“Tuberculosis: the persistent global scourge of humanity” with speaker Dr Lalita Ramakrishnan on 26 May 2022 at 18:00 (IST)
Respondent: Joseph Keane MRIA, Professor of Medicine, Trinity College Dublin
Tuberculosis (TB) is an ancient disease that has killed more people than any other infectious disease. Despite more than 60 years of antibiotics, TB remains a major cause of sickness and death and was the second largest infectious killer in 2020 after Covid-19. New drugs and an effective vaccine are desperately needed. To better understand the disease pathogenesis, we have developed the zebrafish as a model of TB. In early life, the zebrafish is transparent, and we have used this feature to examine how the TB bacterium evades and exploits host immune cells in real-time in live animals. Then, by manipulating zebrafish genes, we have uncovered the genetic and mechanistic bases of the disease. This has led us to a new understanding of host genetic susceptibilities and potentials for new anti-TB drugs that we are showing are relevant for humans too.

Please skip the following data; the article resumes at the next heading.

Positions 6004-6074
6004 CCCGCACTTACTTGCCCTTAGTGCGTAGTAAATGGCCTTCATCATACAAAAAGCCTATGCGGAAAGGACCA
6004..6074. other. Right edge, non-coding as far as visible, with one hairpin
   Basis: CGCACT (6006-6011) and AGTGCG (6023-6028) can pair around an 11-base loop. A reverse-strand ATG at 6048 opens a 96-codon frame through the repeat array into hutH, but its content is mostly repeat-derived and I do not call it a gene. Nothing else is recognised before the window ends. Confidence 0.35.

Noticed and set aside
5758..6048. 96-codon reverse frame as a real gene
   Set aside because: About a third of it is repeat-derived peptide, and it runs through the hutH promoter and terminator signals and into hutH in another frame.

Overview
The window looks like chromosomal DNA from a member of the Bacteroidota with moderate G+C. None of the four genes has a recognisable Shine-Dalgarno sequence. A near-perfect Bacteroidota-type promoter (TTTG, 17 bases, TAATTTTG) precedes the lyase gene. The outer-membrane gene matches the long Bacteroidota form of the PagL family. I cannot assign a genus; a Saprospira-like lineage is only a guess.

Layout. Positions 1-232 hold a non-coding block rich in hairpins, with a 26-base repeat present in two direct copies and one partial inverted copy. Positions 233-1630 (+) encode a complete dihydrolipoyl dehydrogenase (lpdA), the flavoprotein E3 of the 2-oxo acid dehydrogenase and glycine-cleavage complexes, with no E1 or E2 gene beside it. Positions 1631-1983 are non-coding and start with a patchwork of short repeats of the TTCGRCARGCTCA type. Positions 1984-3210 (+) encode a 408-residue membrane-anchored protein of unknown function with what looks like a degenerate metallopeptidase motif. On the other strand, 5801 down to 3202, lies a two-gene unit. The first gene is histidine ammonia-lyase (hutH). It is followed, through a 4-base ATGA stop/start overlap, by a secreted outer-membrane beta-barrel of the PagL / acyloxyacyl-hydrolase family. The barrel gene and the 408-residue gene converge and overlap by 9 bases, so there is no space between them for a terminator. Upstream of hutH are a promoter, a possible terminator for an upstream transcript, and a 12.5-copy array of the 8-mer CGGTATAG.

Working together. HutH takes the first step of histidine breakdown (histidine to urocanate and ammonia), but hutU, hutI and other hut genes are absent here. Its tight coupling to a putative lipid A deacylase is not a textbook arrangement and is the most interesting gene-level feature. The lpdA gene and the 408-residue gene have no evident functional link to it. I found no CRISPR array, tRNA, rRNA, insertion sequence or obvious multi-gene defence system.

Tickets are free and are available through the Eventbrite Booking System. Note that this is an online event.
Dr Lalita Ramakrishnan is Professor of Immunology and Infectious Diseases at the
University of Cambridge, UK. She received her medical degree from the Baroda
Medical College in India, and her PhD in Immunology from Tufts University in
Boston. After completing medical training and a fellowship in Infectious Diseases she
moved to Stanford University as a postdoctoral fellow where she began her research
into TB. She then joined the faculty at the University of Washington, where she
developed a zebrafish model for tuberculosis. In 2014, she moved to the University of
Cambridge and her laboratory continues to study TB pathogenesis. Professor
Ramakrishnan has received several awards and honours, including the NIH Director’s
Pioneer Award and the Wellcome Trust Principal Research Fellowship. She is a
member of the US National Academy of Sciences and EMBO and a Fellow of the Royal
Society and Academy of Medical Sciences.